Christian primary and secondary education (sometimes called “Christian Day School”) became popular among fundamentalists during the 1970s. While some have alleged that the Christian school movement was a response to racial integration,1 it was more likely a reaction against the increasingly vicious secularism of public education. For a generation, many Christian parents sent their children to Christian schools, even when the cost of tuition meant significant financial sacrifice.
Over the past decade, however, most Christian schools have begun to decline. Administrators speculate about the reasons, but at least a few seem pretty obvious. These are generalizations that will not hold in every instance. Certain tendencies, however, can be observed more often than not.
First, Christian schools have not typically produced a better academic product than public education. True, the average test scores from Christian school students are higher than those of public school students. That is partly because public schools are required to accept students (including special education students) whom Christian schools uniformly reject. Take the top ten percent of graduates from the typical Christian school, and compare them to the top ten percent of graduates from the typical public school, and you will likely find that the public school graduates are better prepared.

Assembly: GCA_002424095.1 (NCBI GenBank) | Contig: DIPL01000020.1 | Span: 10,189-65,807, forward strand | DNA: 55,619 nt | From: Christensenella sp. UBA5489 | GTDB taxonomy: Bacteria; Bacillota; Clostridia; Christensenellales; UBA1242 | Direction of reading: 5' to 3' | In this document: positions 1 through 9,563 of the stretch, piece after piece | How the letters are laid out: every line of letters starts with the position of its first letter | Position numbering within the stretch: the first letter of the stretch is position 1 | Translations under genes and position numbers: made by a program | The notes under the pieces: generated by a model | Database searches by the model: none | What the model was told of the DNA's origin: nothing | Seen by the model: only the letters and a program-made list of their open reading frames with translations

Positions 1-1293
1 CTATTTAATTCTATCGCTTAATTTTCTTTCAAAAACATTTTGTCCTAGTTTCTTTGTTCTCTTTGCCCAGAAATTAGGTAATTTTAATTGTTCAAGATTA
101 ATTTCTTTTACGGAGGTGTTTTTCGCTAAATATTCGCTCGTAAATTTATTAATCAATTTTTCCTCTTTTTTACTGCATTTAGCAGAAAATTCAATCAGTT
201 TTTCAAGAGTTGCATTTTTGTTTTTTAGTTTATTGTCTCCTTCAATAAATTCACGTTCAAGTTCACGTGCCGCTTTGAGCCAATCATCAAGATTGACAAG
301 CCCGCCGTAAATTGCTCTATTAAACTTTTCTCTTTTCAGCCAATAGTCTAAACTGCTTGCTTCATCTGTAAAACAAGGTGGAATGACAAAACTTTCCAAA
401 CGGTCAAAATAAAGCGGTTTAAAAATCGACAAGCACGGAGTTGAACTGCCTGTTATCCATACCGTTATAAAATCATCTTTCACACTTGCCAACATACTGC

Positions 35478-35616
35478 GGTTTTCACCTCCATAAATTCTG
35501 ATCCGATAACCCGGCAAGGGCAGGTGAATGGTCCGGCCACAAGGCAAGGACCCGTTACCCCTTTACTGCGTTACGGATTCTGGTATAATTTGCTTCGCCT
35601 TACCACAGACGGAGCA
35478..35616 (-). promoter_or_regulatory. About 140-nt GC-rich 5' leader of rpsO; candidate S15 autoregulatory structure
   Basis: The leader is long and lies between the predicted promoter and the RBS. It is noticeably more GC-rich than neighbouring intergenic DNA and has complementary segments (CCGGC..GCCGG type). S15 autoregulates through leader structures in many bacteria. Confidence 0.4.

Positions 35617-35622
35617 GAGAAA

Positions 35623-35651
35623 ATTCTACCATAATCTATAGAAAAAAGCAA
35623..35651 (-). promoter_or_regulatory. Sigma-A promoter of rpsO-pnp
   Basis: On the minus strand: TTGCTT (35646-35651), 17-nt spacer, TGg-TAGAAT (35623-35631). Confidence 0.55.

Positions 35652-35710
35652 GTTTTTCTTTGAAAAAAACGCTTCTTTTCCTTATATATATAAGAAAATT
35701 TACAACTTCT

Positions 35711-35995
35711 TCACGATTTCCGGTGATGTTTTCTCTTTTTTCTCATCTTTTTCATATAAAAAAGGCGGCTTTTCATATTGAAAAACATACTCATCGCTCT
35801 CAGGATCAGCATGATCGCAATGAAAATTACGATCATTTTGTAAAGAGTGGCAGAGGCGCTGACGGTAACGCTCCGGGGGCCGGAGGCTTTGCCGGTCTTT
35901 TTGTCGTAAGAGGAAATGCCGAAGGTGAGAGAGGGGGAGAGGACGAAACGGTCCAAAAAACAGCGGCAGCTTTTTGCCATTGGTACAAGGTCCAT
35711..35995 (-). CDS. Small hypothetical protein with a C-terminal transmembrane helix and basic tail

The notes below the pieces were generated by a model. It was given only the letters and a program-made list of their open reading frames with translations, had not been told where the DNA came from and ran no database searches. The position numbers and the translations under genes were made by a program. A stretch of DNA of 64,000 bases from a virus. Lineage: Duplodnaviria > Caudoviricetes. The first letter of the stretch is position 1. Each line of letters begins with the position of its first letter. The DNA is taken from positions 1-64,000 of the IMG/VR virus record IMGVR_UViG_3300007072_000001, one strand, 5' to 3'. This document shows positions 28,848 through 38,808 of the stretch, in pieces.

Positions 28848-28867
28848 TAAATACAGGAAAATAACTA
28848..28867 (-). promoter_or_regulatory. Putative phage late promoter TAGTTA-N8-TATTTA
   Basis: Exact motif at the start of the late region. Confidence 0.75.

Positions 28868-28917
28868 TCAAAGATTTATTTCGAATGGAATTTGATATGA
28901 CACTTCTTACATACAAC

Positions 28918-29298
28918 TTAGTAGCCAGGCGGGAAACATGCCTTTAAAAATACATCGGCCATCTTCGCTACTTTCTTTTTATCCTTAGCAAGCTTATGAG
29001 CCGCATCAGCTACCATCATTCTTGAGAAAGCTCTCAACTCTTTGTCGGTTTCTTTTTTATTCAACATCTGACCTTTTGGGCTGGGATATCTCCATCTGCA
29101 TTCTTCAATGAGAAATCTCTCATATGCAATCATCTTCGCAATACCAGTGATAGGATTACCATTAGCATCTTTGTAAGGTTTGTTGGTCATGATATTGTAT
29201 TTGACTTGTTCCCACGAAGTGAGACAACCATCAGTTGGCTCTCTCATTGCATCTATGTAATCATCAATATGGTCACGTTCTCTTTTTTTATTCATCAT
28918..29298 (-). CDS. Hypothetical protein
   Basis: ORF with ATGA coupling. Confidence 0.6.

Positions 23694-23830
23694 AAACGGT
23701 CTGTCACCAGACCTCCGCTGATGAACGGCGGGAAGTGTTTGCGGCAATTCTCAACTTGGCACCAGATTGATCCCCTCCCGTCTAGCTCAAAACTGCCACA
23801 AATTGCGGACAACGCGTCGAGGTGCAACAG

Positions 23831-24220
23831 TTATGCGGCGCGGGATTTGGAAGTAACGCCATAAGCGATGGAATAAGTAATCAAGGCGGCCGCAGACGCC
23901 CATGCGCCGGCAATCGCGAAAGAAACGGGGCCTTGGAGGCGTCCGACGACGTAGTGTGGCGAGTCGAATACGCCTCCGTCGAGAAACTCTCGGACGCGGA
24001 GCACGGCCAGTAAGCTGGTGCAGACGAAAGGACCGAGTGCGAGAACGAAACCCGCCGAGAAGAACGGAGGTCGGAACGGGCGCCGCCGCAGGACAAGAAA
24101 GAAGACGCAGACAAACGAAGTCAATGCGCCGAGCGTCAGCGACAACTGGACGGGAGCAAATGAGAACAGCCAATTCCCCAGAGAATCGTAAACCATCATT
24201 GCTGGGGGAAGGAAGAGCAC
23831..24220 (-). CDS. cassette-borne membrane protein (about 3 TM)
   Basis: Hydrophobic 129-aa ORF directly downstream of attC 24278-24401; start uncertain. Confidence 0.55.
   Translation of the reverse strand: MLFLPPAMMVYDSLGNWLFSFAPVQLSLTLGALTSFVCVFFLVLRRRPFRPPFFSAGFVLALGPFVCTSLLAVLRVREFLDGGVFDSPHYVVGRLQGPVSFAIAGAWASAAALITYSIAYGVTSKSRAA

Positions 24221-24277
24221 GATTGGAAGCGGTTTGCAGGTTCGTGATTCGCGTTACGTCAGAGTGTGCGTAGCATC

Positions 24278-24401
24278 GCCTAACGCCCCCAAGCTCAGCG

A second reason that Christian schools are in decline is because they do not generally produce a better quality of Christian. Granted, the environment of a Christian school does shield its students from the most brutal influences of the secular school environment, such as rampant drug use and open promiscuity. It also grants Christianity a normative status, so that a student’s faith is not overtly and constantly under attack. Nevertheless, graduates of Christian schools do not seem to be noticeably more spiritually minded than Christian graduates of public schools. The real test is in what happens to Christian school students after they graduate. How many of them are walking with the Lord five years later? The proportions do not seem markedly higher for Christian school alumni than for other Christians of the same age.